Antimalarial drugs are frequently used to prevent malaria in pregnancy, when infection can threaten the health of mothers and their unborn babies. We propose to conduct a randomized controlled trial comparing two very different drug intervention strategies that have both been shown to prevent the sequelae of malaria in pregnancy: continuous weekly prophylaxis and intermittent preventive treatment (IPT). These strategies have never been assessed using the same drug in a direct comparative trial in the absence of significant drug resistance. We have a unique opportunity to compare these strategies in Malawi, where we recently discovered that twelve years after chloroquine was withdrawn due to high rates of resistance, chloroquine-susceptible parasites predominate and chloroquine is once again an effective agent to treat malaria. Chloroquine can be used during pregnancy as weekly prophylaxis or intermittent preventive therapy. In the proposed study, our aims are (1) to compare the efficacy of chloroquine as weekly prophylaxis vs. IPT in the prevention of pregnancy-associated malaria and its sequelae, (2) to compare the effect of these treatment strategies on antimalarial drug resistance and (3) to assess the impact of the origin and timing of malaria infections the sequelae of malaria in pregnancy.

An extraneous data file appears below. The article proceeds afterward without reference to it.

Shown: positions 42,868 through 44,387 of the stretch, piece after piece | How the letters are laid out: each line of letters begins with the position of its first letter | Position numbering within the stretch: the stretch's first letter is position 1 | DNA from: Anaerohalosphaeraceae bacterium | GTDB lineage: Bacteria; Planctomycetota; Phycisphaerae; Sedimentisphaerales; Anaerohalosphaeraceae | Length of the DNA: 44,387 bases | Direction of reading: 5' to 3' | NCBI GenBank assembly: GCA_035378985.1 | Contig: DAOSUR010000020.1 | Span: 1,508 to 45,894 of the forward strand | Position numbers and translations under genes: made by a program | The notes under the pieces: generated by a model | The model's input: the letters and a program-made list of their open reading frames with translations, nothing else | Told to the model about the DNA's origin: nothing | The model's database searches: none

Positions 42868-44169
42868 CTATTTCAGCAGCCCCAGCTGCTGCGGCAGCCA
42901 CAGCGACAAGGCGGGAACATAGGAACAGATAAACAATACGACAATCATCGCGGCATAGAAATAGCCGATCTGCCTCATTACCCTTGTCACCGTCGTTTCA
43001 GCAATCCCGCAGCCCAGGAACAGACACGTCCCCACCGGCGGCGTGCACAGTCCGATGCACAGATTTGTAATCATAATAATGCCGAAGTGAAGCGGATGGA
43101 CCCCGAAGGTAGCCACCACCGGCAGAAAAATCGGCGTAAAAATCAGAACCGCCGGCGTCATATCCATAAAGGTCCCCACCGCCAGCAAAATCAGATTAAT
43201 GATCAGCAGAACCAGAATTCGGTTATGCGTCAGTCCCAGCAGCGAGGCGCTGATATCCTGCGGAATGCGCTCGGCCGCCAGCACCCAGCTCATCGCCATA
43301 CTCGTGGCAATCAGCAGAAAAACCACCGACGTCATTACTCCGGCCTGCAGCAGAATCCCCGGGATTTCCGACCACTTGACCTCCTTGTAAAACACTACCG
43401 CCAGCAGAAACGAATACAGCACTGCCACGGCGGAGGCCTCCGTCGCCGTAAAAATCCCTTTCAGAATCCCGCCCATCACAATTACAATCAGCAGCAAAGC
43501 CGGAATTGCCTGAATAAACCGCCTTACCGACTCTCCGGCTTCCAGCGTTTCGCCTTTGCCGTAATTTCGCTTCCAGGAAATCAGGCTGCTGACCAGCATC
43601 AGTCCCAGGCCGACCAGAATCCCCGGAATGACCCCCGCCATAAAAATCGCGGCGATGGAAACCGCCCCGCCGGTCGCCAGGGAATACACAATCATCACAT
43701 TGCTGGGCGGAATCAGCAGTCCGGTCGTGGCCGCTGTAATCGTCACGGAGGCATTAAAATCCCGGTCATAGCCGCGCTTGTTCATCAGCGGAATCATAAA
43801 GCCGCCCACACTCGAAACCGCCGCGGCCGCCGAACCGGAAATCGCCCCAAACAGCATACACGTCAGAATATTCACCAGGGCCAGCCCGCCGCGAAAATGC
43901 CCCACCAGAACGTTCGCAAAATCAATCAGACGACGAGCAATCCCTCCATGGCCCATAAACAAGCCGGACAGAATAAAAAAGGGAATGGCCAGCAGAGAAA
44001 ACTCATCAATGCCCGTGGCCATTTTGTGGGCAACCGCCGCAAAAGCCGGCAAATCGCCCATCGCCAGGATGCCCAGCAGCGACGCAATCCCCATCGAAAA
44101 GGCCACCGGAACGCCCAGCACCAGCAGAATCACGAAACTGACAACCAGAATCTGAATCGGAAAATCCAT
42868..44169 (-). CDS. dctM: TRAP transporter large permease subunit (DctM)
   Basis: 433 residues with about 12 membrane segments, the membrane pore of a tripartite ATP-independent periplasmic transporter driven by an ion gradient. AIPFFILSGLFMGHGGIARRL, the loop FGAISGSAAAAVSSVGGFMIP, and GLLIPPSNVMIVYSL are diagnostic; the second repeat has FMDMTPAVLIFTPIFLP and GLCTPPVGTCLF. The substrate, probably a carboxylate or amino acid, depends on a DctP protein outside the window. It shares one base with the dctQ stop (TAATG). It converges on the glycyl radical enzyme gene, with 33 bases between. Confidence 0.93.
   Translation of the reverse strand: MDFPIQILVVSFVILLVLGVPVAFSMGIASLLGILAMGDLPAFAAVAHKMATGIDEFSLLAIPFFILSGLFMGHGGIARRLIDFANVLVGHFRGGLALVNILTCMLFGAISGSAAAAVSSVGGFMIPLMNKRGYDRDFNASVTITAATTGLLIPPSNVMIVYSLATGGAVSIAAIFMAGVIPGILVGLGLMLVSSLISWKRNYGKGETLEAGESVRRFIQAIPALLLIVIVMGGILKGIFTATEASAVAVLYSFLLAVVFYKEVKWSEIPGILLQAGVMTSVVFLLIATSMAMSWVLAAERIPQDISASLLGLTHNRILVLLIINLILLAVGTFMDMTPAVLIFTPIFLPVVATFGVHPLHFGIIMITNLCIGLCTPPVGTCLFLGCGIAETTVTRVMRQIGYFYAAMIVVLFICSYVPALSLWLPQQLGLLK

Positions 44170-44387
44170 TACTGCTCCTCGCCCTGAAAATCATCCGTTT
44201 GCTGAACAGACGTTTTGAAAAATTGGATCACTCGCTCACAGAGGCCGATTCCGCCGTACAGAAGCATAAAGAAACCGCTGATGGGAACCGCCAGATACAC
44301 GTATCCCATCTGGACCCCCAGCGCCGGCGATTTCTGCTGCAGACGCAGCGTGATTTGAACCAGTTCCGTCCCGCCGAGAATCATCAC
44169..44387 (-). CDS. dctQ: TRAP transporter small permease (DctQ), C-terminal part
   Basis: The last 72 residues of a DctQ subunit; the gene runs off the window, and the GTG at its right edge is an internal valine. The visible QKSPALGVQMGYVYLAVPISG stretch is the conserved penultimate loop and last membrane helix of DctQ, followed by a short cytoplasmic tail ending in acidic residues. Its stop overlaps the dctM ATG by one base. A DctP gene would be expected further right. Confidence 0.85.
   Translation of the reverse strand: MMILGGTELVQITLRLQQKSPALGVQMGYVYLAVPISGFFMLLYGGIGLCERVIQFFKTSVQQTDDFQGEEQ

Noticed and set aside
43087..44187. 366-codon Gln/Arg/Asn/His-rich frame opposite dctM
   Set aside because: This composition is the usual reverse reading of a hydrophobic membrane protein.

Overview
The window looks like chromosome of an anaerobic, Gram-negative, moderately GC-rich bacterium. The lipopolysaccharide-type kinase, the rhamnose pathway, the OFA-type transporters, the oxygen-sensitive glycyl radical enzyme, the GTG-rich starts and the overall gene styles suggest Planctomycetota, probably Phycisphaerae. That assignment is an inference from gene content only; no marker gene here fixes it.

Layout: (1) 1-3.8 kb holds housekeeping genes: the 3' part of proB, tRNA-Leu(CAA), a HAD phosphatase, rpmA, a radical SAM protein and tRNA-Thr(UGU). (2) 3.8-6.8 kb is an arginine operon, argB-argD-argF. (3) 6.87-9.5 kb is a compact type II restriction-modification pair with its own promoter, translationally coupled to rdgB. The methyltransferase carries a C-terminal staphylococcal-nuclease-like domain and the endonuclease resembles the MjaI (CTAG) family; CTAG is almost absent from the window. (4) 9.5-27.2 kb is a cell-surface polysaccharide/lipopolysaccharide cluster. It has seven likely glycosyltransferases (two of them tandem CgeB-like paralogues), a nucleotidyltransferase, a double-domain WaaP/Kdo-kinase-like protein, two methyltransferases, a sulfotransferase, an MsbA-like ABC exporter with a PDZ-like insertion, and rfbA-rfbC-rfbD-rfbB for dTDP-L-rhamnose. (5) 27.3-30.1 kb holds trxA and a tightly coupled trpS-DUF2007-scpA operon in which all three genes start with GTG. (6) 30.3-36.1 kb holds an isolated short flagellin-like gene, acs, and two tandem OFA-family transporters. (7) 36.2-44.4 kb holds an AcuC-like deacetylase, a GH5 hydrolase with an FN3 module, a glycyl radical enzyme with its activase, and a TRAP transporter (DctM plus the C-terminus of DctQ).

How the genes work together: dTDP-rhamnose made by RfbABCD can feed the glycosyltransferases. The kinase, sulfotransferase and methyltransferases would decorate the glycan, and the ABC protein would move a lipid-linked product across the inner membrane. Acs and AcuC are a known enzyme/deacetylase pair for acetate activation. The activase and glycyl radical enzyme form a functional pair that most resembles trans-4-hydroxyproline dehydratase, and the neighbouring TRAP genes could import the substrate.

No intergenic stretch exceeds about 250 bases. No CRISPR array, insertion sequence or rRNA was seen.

This study will provide important information for the future use of antimalarial medication and other interventions for the prevention of malaria in pregnancy. We will examine how and when to prevent pregnancy-associated malaria to protect mothers and their newborns and also avoid the spread of drug resistance.
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